Alsace is a cultural and historical region in eastern France, on the west bank of the upper Rhine next to Germany and Switzerland. From 1982 to 2016, Alsace was the smallest administrative région in metropolitan France, consisting of the Bas-Rhin and Haut-Rhin departments. Territorial reform passed by the French legislature in 2014 resulted in the merger of the Alsace administrative region with Champagne-Ardenne and Lorraine to form Grand Est. Alsatian is an Alemannic dialect related to Swabian and Swiss German, although since World War II most Alsatians speak French. Internal and international migration since 1945 has changed the ethnolinguistic composition of Alsace. For more than 300 years, from the Thirty Years' War to World War II, the political status of Alsace was contested between France and various German states in wars and diplomatic conferences; the economic and cultural capital of Alsace, as well as its largest city, is Strasbourg. The city is the seat of bodies; the name "Alsace" can be traced to the Old High German Ali-saz or Elisaz, meaning "foreign domain".
An alternative explanation is from a Germanic Ell-sass, meaning "seated on the Ill", a river in Alsace. In prehistoric times, Alsace was inhabited by nomadic hunters. By 1500 BC, Celts began to settle in Alsace and cultivating the land, it should be noted that Alsace is a plain surrounded by the Vosges mountains and the Black Forest mountains. It creates Foehn winds which, along with natural irrigation, contributes to the fertility of the soil. In a world of agriculture, Alsace has always been a rich region which explains why it suffered so many invasions and annexations in its history. By 58 BC, the Romans had established Alsace as a center of viticulture. To protect this valued industry, the Romans built fortifications and military camps that evolved into various communities which have been inhabited continuously to the present day. While part of the Roman Empire, Alsace was part of Germania Superior. With the decline of the Roman Empire, Alsace became the territory of the Germanic Alemanni; the Alemanni were agricultural people, their Germanic language formed the basis of modern-day dialects spoken along the Upper Rhine.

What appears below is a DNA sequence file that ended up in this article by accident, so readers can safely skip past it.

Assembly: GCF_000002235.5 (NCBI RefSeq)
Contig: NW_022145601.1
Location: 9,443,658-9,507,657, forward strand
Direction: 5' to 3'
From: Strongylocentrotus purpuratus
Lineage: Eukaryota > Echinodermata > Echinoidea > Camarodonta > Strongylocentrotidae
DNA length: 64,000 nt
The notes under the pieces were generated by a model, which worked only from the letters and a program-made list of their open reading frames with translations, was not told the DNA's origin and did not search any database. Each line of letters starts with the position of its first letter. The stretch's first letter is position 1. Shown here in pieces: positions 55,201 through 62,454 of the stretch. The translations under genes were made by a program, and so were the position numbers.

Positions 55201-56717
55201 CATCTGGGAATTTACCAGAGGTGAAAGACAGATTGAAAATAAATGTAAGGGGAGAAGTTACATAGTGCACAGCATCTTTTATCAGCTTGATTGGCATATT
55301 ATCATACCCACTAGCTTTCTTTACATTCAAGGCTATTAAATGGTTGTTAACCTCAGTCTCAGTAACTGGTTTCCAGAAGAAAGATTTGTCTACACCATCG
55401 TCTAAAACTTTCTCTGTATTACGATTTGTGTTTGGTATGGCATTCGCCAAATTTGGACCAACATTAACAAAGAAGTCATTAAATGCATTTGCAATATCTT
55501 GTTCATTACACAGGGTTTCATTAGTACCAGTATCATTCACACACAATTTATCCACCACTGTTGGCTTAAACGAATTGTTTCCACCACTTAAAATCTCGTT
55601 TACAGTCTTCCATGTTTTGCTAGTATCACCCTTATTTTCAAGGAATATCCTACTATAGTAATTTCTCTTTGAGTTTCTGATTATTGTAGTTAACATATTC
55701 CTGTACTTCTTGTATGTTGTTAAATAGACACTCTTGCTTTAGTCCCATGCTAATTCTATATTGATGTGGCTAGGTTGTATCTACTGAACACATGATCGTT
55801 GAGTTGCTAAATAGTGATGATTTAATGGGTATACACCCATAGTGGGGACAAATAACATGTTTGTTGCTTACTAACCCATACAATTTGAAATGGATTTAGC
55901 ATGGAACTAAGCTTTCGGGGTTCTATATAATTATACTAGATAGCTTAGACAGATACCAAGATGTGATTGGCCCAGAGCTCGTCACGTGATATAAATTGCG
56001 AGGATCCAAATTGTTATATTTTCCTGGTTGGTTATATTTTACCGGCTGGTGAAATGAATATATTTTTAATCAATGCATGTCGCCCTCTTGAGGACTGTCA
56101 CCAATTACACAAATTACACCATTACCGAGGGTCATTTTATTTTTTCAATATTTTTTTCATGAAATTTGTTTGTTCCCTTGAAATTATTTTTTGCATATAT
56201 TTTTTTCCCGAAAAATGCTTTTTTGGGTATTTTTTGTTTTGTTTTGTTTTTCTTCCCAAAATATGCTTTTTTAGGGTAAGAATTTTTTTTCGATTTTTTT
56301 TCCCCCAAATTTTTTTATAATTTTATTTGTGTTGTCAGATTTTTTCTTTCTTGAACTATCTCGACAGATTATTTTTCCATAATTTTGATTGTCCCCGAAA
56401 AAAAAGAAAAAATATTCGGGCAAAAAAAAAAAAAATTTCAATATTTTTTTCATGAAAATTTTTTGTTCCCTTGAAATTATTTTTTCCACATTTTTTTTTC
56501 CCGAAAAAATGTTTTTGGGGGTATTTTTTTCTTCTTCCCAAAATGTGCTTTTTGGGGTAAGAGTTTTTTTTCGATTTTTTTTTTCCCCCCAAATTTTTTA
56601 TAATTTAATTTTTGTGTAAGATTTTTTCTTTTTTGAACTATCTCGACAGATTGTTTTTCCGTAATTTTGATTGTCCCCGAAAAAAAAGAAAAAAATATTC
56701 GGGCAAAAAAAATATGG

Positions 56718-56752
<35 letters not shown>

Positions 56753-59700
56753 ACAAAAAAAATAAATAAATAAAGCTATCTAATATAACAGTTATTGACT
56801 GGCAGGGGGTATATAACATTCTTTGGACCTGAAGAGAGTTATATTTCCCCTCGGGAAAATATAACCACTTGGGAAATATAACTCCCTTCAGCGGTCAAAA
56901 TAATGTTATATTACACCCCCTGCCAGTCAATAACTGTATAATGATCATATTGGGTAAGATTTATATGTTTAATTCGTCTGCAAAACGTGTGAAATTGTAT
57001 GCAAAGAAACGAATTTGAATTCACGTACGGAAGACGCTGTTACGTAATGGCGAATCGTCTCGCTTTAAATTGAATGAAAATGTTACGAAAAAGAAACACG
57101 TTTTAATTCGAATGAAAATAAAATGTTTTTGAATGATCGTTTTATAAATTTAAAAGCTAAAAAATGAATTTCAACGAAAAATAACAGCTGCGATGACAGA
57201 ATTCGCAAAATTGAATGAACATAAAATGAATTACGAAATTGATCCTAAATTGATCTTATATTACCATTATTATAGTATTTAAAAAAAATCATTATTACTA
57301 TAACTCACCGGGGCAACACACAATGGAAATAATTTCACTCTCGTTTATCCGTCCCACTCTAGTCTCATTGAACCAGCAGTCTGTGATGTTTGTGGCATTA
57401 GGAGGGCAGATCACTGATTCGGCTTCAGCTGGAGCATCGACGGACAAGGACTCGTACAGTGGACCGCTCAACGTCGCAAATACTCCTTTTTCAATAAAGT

Clovis and the Franks defeated the Alemanni during the 5th century AD, culminating with the Battle of Tolbiac, Alsace became part of the Kingdom of Austrasia. Under Clovis' Merovingian successors the inhabitants were Christianized. Alsace remained under Frankish control until the Frankish realm, following the Oaths of Strasbourg of 842, was formally dissolved in 843 at the Treaty of Verdun. Alsace formed part of the Middle Francia, ruled by the eldest grandson Lothar I. Lothar died early in 855 and his realm was divided into three parts; the part known as Lotharingia, or Lorraine, was given to Lothar's son. The rest was shared between Louis the German; the Kingdom of Lotharingia was short-lived, becoming the stem duchy of Lorraine in Eastern Francia after the Treaty of Ribemont in 880. Alsace was united with the other Alemanni east of the Rhine into the stem duchy of Swabia. At about this time, the surrounding areas experienced recurring fragmentation and reincorporations among a number of feudal secular and ecclesiastical lordships, a common process in the Holy Roman Empire.